7 September 1956 – The Bell X-2 research aircraft is flown by Captain Iven C. Kincheloe to a new altitude record of 126,200 ft (38,466 m)
Upon graduation from college, Kincheloe received his commission as a second lieutenant in the U.S. Air Force and entered flight training. After earning his pilot wings in August 1950, he spent a year as a test pilot, flying the F-86E at Edwards Air Force Base, California, was promoted to First Lieutenant, and transferred to Korea in September 1951.
During the war, he was assigned to the 25th Fighter-Interceptor Squadron, he flew F-80s on thirty combat missions and F-86s on 101 combat missions, downing five MiG-15s (becoming an ace and earning the Silver Star) before returning to the U.S. in May 1952. At this time, he had reached the rank of captain.
After the war, Kincheloe was a gunnery instructor at Nellis Air Force Base outside Las Vegas, Nevada, then resumed his activity as a test pilot (subsequent to his prior flight test activities associated with the F-86E), graduating in December 1954 from the Empire Test Pilots’ School at Farnborough, England. He participated in the testing of the Century Series of fighter aircraft (F-100 Super Sabre, F-101 Voodoo, F-102 Delta Dagger, F-104 Starfighter, F-105 Thunderchief, and F-106 Delta Dart).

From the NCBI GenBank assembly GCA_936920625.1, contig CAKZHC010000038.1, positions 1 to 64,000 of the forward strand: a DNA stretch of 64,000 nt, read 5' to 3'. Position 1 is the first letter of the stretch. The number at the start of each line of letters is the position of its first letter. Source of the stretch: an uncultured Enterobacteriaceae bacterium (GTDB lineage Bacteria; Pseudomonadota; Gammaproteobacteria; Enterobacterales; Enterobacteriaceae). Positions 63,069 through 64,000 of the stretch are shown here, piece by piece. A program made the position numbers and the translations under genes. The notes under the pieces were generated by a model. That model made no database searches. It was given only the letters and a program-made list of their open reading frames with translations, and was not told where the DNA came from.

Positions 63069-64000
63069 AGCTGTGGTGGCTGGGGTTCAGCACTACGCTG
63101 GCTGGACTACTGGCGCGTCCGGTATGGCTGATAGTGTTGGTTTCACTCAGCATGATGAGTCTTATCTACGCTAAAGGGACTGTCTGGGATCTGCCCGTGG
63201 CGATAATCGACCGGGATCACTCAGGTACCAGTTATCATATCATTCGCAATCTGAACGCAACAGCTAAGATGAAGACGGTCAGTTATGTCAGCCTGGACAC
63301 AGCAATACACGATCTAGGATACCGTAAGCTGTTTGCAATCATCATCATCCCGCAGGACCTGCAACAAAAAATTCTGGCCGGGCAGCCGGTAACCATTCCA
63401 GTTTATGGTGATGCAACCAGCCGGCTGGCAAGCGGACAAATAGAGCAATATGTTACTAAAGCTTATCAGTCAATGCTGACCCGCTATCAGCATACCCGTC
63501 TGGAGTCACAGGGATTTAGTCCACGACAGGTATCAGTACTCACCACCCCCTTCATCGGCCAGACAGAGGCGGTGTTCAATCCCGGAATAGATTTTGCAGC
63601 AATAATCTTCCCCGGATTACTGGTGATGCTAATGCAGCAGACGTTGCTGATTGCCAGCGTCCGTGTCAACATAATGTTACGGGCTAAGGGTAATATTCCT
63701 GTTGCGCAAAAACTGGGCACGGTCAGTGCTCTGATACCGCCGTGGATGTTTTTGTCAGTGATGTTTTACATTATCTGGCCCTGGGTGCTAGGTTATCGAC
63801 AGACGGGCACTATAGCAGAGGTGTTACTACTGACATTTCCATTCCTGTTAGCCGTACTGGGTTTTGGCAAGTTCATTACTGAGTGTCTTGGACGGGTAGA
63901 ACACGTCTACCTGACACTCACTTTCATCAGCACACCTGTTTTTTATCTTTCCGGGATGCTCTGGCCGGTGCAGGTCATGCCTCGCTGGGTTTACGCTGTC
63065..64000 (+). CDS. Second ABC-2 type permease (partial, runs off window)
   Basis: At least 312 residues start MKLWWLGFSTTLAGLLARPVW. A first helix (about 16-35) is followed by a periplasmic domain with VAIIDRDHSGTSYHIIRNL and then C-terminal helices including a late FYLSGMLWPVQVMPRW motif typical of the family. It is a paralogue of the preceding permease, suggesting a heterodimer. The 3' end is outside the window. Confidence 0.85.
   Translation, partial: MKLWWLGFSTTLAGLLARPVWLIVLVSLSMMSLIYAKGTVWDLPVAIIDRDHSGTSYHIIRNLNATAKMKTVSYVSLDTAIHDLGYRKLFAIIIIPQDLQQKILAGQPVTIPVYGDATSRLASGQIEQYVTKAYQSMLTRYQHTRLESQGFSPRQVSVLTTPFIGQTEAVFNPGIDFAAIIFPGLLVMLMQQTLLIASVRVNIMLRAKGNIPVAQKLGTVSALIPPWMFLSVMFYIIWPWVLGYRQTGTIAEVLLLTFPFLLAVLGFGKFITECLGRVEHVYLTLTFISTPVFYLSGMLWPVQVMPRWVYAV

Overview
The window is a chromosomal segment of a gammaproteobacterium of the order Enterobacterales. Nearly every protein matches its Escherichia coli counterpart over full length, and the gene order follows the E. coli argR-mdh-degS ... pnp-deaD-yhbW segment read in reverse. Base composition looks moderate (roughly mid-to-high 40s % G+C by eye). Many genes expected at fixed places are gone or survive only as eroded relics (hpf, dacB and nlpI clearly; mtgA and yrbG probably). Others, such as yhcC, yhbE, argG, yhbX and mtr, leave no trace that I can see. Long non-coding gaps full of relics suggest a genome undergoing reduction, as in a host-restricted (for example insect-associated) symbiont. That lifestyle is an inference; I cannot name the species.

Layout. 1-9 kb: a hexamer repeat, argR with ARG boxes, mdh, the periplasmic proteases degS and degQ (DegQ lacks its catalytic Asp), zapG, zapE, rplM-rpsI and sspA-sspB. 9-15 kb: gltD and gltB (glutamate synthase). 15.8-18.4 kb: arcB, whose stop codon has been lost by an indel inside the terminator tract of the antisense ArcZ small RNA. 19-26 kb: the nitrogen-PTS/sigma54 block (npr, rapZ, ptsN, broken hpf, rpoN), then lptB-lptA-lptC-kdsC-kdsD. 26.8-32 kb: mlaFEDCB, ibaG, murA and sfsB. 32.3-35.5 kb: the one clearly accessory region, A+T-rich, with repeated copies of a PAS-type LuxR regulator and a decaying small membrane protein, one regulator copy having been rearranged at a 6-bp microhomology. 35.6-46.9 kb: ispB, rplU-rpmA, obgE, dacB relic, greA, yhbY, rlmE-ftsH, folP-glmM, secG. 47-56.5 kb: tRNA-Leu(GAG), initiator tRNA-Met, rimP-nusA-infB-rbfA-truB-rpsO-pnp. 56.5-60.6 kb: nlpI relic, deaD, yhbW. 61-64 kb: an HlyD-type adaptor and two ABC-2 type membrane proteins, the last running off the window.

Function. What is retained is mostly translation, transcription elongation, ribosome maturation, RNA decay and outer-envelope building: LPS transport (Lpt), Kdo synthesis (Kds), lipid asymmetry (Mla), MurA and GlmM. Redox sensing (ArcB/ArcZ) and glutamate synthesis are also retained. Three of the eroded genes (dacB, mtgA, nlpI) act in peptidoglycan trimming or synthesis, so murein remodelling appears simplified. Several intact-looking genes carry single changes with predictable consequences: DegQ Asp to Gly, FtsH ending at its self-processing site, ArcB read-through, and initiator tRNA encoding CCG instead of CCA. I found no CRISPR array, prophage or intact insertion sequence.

In the mid-1950s, Kincheloe joined the Bell X-2 program and on September 7, 1956, flew at more than 2,000 mph (3,220 km/h) and to a height of 126,200 feet (38,470 m) (some sources list 126,500), the first flight ever above 100,000 feet (30,480 m). For this, he was nicknamed “America’s No. 1 Spaceman”. He was awarded the Mackay Trophy for 1956 for the flight.
The X-2 program was halted three weeks later after a fatal crash resulted in the death of Mel Apt in a flight in which Apt became the first person to exceed Mach 3. Kincheloe was later selected as one of the first three pilots in the next rocket-powered aircraft program, the X-15, and would have been part of the Man in Space Soonest project.